Source: BBC News (2013)

Rewilding Ireland

As part of a growing movement towards rewilding degraded landscapes and protecting areas of wilderness across Europe, Ireland has designated its first wilderness area, Wild Nephin, in County Mayo. The area comprises 27,000 acres of sparsely populated bogland, heath-covered mountains and pine and spruce forest plantation. Over the next 15 years the landscape will be re-engineered, with the introduction of native plant species, clearing of plantation forest to regenerate the understorey, and restoration of bogland. It is planned that human management will then cease and allow wild processes to take over. The rewilding movement has been gathering momentum, with a shift in focus from species and habitat conservation to the conservation of whole landscapes and ecosystems. In 2009 the European Parliament passed a motion calling for more wilderness protection, and in 2012 wilderness was mentioned for the first time in a biodiversity strategy published by the European Commission.

Source: Earth Island Journal (2013)


Plans for oil platform postponed

The Sakhalin Energy consortium has postponed plans to develop an offshore drilling platform, delaying its decision on the project until 2017. Conservation organizations campaigned against the building of the platform in the sub-Arctic waters of the Russian Far East, near the summer feeding ground of a population of western North Pacific grey whales, of which only an estimated 150 animals remain. The summer feeding is of critical importance because the whales and their newborn calves must consume enough food to fuel their long migration. Grey whales have poor eyesight but highly sensitive hearing, on which they rely to find food. Conservationists fear that the construction and operation of a third platform in the area would cause excessive noise pollution and drive the whales away. Although the whales have received a temporary reprieve, another company, Exxon Neftegas Limited, also has plans for development in the area.

Source: WWF (2013)


New species of owl recorded in Oman

Ornithologists working in Oman have discovered a new species of owl, which they have named Strix omanensis, in the Jebel al Akhdar, in the north of the country. Wildlife sound-recordist Magnus Robb heard the bird's call whilst trying to record the call of another type of owl. After repeated trips he and a colleague captured photographs of the bird. The new species appears to be most closely related to Hume's owl Strix butleri, which occurs elsewhere in the Arabian Peninsula but not in Oman. Only seven individuals of the new species have been found, in a single wadi in the northern mountains. The new species has been described on the basis of sonograms and photographs. The team plans to gather DNA evidence from the owl's feathers to confirm the find genetically.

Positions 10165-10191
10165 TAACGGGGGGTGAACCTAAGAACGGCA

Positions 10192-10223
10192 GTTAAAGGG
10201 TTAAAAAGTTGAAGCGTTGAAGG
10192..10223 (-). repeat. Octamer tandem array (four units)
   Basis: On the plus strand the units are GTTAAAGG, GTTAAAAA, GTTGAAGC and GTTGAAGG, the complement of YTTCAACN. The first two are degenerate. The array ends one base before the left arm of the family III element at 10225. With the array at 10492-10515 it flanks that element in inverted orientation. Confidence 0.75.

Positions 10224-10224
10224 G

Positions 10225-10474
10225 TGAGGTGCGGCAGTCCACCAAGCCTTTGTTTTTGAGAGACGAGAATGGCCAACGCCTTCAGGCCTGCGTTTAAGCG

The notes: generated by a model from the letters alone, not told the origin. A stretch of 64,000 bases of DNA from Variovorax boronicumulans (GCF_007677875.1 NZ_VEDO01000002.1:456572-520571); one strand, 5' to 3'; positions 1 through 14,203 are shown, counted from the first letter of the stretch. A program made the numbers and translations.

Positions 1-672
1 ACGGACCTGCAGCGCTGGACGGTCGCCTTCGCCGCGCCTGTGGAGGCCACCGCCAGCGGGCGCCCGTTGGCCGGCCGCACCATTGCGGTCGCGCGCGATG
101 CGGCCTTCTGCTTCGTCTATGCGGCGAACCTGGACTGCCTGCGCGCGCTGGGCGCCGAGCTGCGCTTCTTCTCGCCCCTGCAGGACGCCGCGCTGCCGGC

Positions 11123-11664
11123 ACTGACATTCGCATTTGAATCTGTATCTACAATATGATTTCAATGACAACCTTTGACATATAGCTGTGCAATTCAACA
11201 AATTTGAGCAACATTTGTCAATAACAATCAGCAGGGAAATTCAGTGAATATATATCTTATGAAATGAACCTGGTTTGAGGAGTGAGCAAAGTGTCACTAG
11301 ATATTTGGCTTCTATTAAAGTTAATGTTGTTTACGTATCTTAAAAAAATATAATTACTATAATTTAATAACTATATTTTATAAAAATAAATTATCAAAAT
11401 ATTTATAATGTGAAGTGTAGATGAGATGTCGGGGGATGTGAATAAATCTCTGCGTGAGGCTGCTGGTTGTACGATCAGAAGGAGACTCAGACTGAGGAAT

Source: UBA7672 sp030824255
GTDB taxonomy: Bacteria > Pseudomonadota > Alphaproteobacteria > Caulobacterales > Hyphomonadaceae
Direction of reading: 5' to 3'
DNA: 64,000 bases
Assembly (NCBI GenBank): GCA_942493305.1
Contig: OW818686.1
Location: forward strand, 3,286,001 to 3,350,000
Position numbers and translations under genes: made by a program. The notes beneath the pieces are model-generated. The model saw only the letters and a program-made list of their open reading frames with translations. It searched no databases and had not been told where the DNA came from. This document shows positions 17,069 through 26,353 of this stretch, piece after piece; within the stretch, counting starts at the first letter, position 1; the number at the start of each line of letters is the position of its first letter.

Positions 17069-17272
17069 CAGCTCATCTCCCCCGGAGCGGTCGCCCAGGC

Source: Dutch Birding (2013), 35, 275-10, and BBC News (2013)


Vocal profiles for the Galagos: a tool for identification

The galagos (Family Galagidae) of Africa are nocturnal, small and often difficult to observe, and most species are phenotypically cryptic. As such, galagos are frequently difficult to identify with confidence, particularly in the field. Being nocturnal, conspecifics mainly identify each other using auditory and olfactory cues. All galagos produce species-specific ‘loud calls’ or ‘advertisement calls’ that have several functions, one of which is long-distance species identification. The Nocturnal Primate Research Group at Oxford Brookes University maintains a collection of calls of African wildlife, which includes >300 hours of recordings. From this extensive collection, obtained by the Group's members from numerous field sites over the past 40 years, 27 vocal profiles for 24 taxa of galagos have been compiled. These recordings are now freely available at Each species presented on the website is illustrated and an AudioMap depicts the site at which each recording was made.

Source: (2013)

Gardiner's frog listens with mouth

Researchers have discovered how one of the world's smallest frogs is able to hear with its mouth. Gardiner's frogs, which live in the forests of the Seychelles, have no middle ear region and were assumed to be deaf. But a study utilizing highly sensitive X-ray imaging techniques has revealed that the tiny frog uses its mouth cavity to convey sound-wave signals to its brain. The discovery solves the mystery of why the frog produces loud, high-pitched squeaks. Researchers made recordings of its calls and played them back to wild frogs to observe their behaviour. The frogs were able to hear the sounds and either changed position or made a call in response to the recordings. It is hoped the discovery of the species' novel hearing mechanism may be applied to assist with certain types of human deafness.

Source: Proceedings of the National Academy of Sciences (2013), and BBC News (2013)

Rhinos follow path of destruction

As one of Africa's largest land animals, elephants leave a trail of destruction when foraging in the bush. However, research has shown that rhinos can more than double their food intake by following in the paths of their destructive neighbours. A study focused on black rhinoceros Diceros bicornis in the Addo Elephant National Park in South Africa revealed that the felling of trees and similar acts of destruction by elephants allow rhinos to access otherwise impenetrable thicket and increase potential food intake by 223%. However, although rhinos may benefit from using elephant pathways in the short term, overuse and increased competition will eventually reduce food availability, forcing rhinos to forage in grasslands rather than tree thickets.